OB/Gyn and breast cancer patient Deborah Cohan was moments away from going under the knife for a double mastectomy. For most people, this is a serious and solemn undertaking, a life-altering change to a woman’s basic body image. Cohan decided to take Jack Nicholson’s Joker advice and “go with a smile.”
Cohan, along with her surgical team, spent a little over six minutes busting a move to Beyonce’s Get Me Bodied. The video is awesome and fun to watch. Cohan also encouraged friends to record themselves dancing so she could watch the videos while in recovery.
Cohan entered her procedure with smiles and laughter, but never lost sight of the fact that a double mastectomy can be a crucial step in the effort to fight off breast cancer. Cancer.gov defines different types of breast cancer; the most common type is ductal carcinoma. This begins in the thin tubes, or ducts, that carry milk to the nipples during lactation. Another type is lobular carcinoma, which starts in the actual glands that produce milk. Invasive breast cancer occurs when the cancer cells spread from the ducts or lobules to the surrounding tissue. Although breast cancer can occur in men and women, it is much rarer in men.
Cancer.gov estimates 232,340 new female cases of breast cancer in 2013. The estimate for men is 2240. Deaths from breast cancer in women are estimated for 39,620 and 410 for men.
Over several decades of research, medical science has come a long way in detecting, preventing and fighting breast cancer. Treatments include removing the malignant cells, called a lumpectomy or all of the breast tissue in a mastectomy.
Radiation therapy and chemotherapy are also effective in treating breast cancer. Making the decision on which course of treatment to take can be difficult. All women and men who have a history of cancer of any type in their family should consider early tests to catch any type of unnatural cells that could lead to cancer.
In the late 80s, then-First Lady Nancy Reagan decided on a double mastectomy instead of a lumpectomy after detecting a deep lump in her left breast via mammogram. In a 1988 interview with Barbara Walters, she admitted to telling to doctors not to wake her from the biopsy if they found out the lump in her breast was malignant.
“I don’t want to have any conversation about it. I’ve made up my mind. I want it done and over with…It won’t take you long, because I was never Dolly Parton.”
After the surgery, Reagan repeatedly apologized to her husband. When asked if she felt guilty about removing her breasts, Reagan said it seemed to be “a normal female reaction.”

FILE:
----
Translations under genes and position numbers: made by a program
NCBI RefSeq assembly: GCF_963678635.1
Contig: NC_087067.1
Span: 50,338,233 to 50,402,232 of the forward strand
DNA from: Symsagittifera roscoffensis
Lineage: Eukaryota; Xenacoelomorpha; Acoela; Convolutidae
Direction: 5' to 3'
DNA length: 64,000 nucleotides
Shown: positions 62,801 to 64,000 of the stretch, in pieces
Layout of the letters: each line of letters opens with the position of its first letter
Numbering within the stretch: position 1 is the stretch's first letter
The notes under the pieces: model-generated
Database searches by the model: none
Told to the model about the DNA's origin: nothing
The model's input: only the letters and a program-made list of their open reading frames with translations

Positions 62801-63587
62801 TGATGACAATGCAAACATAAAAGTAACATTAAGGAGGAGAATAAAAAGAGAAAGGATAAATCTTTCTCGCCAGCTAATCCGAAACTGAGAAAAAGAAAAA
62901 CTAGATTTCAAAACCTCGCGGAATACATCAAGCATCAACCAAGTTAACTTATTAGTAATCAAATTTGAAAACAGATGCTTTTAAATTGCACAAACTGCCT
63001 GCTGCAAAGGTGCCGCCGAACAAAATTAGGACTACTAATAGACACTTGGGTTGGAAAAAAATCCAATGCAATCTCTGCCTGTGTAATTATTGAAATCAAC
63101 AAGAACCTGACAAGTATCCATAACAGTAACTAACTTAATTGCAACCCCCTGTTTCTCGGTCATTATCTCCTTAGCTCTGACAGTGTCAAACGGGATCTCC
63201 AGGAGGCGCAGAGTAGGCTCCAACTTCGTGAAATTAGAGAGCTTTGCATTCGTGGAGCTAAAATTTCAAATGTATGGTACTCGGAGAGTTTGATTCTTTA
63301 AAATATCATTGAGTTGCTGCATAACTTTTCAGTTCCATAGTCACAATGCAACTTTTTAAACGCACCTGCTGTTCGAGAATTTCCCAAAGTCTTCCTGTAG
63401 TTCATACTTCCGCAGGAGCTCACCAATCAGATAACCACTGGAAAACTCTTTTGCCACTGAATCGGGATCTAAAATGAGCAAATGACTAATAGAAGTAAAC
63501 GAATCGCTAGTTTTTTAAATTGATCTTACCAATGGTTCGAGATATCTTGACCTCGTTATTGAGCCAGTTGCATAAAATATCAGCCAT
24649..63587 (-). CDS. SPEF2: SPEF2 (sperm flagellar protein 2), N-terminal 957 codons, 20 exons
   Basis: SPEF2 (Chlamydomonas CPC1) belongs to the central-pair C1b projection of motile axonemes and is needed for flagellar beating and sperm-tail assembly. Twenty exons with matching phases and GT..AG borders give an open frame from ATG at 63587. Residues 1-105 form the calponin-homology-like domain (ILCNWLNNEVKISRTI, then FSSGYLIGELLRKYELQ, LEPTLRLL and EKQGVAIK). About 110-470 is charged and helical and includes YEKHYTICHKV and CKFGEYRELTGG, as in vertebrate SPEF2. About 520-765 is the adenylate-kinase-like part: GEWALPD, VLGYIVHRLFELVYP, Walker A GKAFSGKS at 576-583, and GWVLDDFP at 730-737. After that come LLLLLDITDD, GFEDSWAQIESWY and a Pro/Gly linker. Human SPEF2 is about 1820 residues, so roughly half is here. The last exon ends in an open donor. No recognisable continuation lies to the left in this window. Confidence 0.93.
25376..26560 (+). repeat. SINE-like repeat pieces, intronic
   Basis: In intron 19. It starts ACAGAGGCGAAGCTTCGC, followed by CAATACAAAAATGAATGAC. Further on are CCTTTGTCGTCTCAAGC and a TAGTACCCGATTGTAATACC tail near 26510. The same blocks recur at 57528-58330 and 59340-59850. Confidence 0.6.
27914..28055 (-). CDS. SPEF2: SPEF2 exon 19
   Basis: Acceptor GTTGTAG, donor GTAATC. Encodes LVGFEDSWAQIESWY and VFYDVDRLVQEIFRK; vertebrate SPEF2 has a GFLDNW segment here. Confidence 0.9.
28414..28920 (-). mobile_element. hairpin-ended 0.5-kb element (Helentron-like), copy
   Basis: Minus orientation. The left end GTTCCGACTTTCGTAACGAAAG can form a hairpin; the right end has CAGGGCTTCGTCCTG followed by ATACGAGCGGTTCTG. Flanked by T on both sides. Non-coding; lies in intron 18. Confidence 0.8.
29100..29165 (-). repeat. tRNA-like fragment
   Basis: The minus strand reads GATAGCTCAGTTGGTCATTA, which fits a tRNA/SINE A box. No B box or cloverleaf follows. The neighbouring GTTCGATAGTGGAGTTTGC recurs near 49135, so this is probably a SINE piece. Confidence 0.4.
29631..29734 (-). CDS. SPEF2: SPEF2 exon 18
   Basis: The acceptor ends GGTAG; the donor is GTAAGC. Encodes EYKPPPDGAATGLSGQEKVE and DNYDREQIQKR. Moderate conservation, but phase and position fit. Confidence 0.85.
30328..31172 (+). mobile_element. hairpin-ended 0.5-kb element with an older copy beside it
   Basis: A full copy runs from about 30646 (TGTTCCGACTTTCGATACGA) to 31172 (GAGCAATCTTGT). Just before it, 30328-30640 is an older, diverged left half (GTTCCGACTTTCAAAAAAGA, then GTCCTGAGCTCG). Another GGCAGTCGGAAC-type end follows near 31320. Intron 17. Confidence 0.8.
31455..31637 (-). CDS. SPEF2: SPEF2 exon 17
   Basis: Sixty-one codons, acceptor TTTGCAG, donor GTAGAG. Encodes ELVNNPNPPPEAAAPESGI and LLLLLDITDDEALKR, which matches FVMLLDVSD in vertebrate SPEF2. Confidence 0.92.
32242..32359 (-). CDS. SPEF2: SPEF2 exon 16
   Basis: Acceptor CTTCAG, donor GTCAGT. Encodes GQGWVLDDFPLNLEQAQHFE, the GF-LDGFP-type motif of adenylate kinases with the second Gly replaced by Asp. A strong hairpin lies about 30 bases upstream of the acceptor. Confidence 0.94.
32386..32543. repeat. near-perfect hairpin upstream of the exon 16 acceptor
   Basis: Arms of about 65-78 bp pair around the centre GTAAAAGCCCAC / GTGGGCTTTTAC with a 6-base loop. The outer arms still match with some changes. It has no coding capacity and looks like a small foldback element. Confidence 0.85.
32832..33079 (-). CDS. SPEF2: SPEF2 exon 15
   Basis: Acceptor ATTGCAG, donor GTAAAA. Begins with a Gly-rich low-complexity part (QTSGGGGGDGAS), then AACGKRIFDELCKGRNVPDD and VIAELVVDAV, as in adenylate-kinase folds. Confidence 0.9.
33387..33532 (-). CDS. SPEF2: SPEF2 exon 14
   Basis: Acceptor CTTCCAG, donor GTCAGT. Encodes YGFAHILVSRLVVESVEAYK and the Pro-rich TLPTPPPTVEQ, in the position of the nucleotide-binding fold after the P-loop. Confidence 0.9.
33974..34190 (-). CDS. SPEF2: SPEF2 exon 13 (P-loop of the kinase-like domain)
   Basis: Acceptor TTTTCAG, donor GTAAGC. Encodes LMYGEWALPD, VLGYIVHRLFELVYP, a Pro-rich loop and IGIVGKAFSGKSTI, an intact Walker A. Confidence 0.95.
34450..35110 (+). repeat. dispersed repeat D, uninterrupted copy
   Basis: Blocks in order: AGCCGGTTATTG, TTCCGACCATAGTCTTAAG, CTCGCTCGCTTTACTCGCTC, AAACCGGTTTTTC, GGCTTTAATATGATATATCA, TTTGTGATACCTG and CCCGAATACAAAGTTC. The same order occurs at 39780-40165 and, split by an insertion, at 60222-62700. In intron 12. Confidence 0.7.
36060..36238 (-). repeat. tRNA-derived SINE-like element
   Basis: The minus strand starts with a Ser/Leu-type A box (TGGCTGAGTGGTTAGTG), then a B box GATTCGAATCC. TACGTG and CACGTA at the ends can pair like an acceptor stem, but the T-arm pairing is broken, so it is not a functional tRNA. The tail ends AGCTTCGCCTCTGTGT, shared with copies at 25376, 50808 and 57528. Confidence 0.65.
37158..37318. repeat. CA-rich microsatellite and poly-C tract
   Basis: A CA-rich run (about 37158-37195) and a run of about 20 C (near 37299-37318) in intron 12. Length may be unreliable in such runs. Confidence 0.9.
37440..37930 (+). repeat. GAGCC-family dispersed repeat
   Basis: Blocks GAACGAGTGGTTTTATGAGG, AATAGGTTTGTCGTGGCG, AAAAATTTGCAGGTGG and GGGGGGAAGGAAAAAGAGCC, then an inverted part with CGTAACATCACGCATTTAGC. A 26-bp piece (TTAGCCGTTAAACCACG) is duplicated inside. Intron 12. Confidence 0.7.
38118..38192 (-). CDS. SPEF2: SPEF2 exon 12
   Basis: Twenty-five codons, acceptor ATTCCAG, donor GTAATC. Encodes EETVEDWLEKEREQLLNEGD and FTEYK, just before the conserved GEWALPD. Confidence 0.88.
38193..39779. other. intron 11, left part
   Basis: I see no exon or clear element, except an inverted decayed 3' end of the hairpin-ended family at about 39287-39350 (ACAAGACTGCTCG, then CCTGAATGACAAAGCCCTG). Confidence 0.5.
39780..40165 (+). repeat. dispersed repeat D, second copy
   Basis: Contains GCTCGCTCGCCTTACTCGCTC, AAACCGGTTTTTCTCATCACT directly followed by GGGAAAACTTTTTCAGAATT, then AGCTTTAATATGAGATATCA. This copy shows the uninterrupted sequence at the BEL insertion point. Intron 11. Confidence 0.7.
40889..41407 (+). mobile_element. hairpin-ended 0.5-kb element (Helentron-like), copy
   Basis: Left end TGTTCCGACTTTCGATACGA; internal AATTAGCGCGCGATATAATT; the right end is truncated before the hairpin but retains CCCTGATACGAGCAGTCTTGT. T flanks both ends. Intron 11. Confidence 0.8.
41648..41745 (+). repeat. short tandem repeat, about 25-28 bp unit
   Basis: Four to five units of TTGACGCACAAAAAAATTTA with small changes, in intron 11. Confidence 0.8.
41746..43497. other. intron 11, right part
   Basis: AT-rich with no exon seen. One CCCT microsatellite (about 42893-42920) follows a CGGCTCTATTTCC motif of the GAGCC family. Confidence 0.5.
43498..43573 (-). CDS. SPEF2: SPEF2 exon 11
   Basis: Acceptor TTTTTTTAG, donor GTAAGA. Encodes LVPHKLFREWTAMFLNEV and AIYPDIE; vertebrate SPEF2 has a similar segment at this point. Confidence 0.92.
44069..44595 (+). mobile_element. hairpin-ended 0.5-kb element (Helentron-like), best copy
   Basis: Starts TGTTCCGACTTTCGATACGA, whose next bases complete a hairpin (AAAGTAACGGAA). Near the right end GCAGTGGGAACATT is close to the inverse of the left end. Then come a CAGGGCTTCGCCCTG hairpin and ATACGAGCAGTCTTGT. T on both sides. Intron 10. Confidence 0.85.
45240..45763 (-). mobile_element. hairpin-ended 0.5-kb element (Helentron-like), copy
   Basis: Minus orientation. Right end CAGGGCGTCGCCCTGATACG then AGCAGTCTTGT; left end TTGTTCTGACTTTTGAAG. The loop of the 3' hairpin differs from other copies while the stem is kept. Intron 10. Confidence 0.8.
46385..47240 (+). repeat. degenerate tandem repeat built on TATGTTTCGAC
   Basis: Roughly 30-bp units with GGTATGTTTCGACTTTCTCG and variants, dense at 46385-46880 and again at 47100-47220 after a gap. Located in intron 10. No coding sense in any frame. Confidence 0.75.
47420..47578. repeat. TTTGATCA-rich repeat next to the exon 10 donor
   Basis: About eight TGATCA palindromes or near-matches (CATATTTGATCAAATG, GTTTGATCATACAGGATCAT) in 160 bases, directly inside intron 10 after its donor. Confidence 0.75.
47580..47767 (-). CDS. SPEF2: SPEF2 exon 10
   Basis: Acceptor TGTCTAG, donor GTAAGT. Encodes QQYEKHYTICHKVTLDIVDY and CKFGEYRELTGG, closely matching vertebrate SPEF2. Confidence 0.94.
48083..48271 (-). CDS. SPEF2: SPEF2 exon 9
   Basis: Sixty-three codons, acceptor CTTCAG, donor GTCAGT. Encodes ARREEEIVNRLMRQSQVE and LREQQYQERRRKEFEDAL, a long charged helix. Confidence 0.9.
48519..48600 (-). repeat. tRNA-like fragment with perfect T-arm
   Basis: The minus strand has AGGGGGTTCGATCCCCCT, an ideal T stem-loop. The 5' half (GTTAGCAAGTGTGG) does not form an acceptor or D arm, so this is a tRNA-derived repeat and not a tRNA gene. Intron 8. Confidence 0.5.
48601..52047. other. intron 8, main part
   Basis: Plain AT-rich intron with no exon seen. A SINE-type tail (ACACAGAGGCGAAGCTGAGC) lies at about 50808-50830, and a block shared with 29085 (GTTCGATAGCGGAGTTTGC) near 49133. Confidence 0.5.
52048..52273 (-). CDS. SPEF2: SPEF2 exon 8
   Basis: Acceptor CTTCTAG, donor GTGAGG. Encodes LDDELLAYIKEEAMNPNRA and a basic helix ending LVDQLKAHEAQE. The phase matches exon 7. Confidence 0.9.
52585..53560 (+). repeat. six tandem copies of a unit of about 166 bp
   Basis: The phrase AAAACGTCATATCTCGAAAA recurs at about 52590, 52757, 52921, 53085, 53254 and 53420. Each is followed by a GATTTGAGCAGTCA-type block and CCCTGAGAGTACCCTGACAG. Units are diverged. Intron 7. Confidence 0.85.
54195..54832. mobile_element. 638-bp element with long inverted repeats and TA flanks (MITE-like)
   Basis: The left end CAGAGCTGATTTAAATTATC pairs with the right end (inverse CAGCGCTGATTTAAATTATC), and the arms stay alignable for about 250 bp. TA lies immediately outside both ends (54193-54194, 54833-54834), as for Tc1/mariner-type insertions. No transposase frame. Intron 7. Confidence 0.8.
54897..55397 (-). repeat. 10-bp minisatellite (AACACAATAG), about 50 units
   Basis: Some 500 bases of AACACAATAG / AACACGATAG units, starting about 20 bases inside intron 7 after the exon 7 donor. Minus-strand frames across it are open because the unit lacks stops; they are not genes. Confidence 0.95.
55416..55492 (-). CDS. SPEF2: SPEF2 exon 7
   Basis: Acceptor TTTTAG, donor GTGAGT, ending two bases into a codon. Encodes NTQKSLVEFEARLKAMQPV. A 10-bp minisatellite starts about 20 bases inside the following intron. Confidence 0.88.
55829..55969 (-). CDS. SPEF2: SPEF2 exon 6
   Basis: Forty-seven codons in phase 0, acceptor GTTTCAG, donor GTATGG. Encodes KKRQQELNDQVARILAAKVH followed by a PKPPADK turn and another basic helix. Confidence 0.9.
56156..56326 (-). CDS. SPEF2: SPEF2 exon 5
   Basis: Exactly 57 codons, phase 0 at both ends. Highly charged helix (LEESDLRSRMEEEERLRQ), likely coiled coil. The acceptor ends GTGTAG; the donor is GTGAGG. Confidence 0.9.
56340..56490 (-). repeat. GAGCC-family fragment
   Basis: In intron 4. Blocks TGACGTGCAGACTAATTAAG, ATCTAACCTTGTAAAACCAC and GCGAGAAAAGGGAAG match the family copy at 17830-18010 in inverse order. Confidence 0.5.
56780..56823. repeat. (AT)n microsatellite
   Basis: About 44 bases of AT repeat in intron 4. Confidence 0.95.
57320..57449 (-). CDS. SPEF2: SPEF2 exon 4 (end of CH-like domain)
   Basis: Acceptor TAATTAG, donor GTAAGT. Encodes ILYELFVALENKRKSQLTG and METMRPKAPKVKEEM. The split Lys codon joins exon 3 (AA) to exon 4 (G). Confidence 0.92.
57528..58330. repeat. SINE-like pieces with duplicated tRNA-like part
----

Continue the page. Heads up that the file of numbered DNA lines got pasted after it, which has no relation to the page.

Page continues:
Despite strides forward in body image and ideas of true beauty, many women judge themselves and other women based on their figures. Our breasts are a crucial seat of our femininity.
Reagan declined reconstructive surgery however, and spent her life advocating mammograms to detect tumors early. The Nancy Reagan Breast Center in Simi Valley, California has been designated by the American College of radiology as a Breast Imaging Center of Excellence for its work in “mammography, stereotactic breast biopsy, and breast ultrasound.”
More recently, movie start Angelina Jolie underwent a double mastectomy when a genetic panel showed she was predisposed to breast cancer. Jolie’s decision was akin to Reagan’s, in that she wanted to minimize the threat of cancer as much as possible. Like Reagan, her choice to go through with the surgery as a preventive measure drew praise and criticism.
Jolie made the decision to remove and reconstruct her breasts based on her mother’s battle with ovarian cancer. Marcheline Bertrand died in 2007 at the age of 56. At 37, Jolie learned she carried the BRCA1 (pronounced braca 1) gene, which stands for breast cancer susceptibility gene, according to the National Cancer Institute. Jolie’s test revealed she had an 87% chance of developing breast cancer and a 50% chance of developing ovarian cancer. In light of such a high level of risk, Jolie took proactive action.
Although Cohan is not a public figure or a celebrity, she is a hero to many of her patients. She specializes in treating pregnant women who are also fighting HIV. Her work is crucial to these women and so is she.
In an interview with CNN after her surgery, Cohan said she was more nervous about the flash mob actually taking off than she was about the surgery. Cohan posted on caringbridge.com on Nov.1 that the mob was on at 7:30 am PST, and encouraged people to post videos or pictures of themselves joining her and her surgical team. “Nothing brings me greater joy than catalyzing others to dance, move, (and) be in their bodies.”
Cohan is an inspiration for anyone facing the specter of any type of cancer. Life is to be embraced and lived to the fullest, whatever the circumstances. This pre-operative dance party is uplifting, and we wish Dr. Cohan a speedy recovery from breast cancer and hope she has a post-cancer dance party we can attend.
By Brandi Tasby